Luther Smith of Keene, New Hampshire. Tall case clock.
This inlaid tall case clock is a diminutive size. it stands a mere 7 feet 1.5 inches tall to the top of the center finial. The case is nicely proportioned and is constructed with indigenous woods. The primary wood is cherry and white pine is used as the secondary wood and it retains its' original surface or finish. The case stands on four wonderfully formed ogee bracket feet. The base is decorated with a scalloped apron or molding that appears to hang below the lower waist molding. This very successful detail is one we see on numerous clock cases found in the Connecticut Valley region. A tombstone shaped waist door is fitted into the waist section of this case. It features an inlaid star or pinwheel in it’s center. The door is flanked by fluted quarter columns which terminate in brass quarter capitals. The bonnet is an arched form and is surmounted by three brass ball and spike finials that sit on nicely formed wooden plinths. These plinths support the pierced and open fret work pattern that conforms to the shaped of the arch. Fully turned and fluted free standing bonnet columns ending in turned brass capitals flank the bonnet door. This arched door is fitted with glass and opens to access the painted dial.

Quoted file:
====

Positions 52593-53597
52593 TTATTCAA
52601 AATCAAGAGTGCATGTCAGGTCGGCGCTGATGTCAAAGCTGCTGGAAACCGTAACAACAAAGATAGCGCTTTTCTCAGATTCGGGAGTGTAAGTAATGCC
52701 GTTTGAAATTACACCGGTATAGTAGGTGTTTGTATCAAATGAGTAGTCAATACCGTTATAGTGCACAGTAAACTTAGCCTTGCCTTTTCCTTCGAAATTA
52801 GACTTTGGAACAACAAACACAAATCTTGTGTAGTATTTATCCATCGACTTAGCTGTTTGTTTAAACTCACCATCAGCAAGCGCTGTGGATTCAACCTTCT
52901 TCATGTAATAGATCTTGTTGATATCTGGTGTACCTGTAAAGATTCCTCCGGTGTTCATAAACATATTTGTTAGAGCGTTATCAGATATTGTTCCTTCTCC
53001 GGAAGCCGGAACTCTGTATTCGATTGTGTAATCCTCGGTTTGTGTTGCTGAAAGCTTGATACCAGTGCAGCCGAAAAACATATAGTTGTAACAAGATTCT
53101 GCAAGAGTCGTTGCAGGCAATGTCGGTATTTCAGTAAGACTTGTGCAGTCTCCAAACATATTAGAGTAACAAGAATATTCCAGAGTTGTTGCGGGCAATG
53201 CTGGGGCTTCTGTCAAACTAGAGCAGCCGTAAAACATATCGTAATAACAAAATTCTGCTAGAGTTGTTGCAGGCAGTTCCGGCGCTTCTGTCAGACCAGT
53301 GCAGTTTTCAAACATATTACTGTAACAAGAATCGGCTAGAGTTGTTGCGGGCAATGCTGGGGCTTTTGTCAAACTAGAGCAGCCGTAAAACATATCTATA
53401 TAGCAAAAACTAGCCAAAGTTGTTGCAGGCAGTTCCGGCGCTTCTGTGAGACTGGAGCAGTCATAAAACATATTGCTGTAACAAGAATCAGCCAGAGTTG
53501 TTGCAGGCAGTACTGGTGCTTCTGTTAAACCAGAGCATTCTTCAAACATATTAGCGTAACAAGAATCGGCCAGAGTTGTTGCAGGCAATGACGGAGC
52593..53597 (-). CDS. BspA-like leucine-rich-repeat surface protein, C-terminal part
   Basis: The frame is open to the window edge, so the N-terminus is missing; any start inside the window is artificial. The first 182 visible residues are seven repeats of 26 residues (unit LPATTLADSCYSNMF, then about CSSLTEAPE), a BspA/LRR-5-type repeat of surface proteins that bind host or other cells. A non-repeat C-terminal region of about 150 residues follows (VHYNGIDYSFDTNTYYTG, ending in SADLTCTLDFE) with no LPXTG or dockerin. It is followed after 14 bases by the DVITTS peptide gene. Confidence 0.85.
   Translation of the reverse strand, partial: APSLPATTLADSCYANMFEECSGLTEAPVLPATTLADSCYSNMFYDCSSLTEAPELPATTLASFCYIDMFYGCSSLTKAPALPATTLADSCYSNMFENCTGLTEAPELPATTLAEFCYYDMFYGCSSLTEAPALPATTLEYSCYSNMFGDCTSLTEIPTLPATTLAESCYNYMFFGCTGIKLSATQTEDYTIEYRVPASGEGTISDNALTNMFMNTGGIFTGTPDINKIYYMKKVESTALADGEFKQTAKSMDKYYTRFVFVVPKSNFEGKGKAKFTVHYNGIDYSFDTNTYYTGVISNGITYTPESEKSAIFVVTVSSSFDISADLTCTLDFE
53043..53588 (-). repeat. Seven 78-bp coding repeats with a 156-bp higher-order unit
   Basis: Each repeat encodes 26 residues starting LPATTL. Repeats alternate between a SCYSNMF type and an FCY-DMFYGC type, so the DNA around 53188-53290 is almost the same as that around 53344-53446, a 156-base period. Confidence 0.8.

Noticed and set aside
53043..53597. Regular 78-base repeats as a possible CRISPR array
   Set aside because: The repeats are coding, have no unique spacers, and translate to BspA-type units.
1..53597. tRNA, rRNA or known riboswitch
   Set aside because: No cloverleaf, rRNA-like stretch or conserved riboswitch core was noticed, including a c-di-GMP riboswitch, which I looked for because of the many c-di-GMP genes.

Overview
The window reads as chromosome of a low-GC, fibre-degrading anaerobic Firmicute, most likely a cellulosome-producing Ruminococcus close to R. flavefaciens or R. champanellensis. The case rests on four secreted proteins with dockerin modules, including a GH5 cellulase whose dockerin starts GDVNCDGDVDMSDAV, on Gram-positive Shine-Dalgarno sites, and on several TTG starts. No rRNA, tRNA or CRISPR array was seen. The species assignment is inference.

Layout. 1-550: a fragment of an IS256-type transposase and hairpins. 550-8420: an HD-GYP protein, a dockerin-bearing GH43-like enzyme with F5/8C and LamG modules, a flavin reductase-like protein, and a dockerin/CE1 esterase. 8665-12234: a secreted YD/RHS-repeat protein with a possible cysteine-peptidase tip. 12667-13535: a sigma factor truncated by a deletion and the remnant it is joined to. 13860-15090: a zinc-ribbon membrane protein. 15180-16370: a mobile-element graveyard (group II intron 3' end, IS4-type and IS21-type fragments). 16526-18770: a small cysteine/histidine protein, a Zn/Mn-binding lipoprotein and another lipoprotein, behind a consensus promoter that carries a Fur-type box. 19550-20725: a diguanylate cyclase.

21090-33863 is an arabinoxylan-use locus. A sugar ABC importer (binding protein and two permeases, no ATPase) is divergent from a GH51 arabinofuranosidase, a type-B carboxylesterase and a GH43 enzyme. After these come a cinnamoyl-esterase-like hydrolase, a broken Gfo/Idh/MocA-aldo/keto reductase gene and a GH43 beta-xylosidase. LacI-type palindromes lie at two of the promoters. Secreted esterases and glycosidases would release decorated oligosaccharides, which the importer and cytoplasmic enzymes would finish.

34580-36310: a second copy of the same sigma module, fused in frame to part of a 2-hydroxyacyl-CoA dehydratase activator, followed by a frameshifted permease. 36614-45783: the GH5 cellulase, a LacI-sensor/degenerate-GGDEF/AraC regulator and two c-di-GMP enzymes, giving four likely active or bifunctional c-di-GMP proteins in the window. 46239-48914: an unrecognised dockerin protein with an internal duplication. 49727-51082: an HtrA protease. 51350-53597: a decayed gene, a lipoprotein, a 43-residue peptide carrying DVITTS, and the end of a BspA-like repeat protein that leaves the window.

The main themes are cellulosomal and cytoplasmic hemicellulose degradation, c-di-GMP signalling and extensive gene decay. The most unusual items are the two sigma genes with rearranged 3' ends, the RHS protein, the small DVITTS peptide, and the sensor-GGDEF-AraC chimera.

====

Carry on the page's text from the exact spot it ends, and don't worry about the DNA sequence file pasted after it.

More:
It is worth noting that this dial is of local origin. It was most likely painted by Thomas Shapley who advertised in December of 1794, that he was conducting business at Smith’s shop. He is listed in the local records as an ornamental artist.
The arch of this diall is signed with the Maker’s name and place or working location. The movement is brass and of good quality. It is designed to run eight days and strike the hour on a cast iron bell. This clock was made circa 1795.
This clock is inventory number GG-49.
About Luther Smith of Keane, New Hampshire.
Luther Smith was born in Colrian, Massachusetts around 1767 and had moved to Keene, New Hampshire sometime around 1793. He married Sarah Eveleth in Bolton, Ma in 1798. His shop was located on Federal Row which is now Main Street in Keene. He also purchased a mill from Nathan Blake on what is now known as West Street. In Keene, he built the first public clock which was installed in the old meeting-house at the head of main street in 1794. Its’ cost, including a ten year warranty, was 36 pounds. The clock’s one dial faced to the south and unfortunately the clock was lost in 1828 when the meeting-house was moved. Smith also built the first brick tavern house in 1805. Other tall clocks as well as banjo clocks, New Hampshire mirror clocks and tower clocks have been found by this Maker. He died on October 21, 1839 at the age of 73. He is buried in the Washington Street Cemetery.
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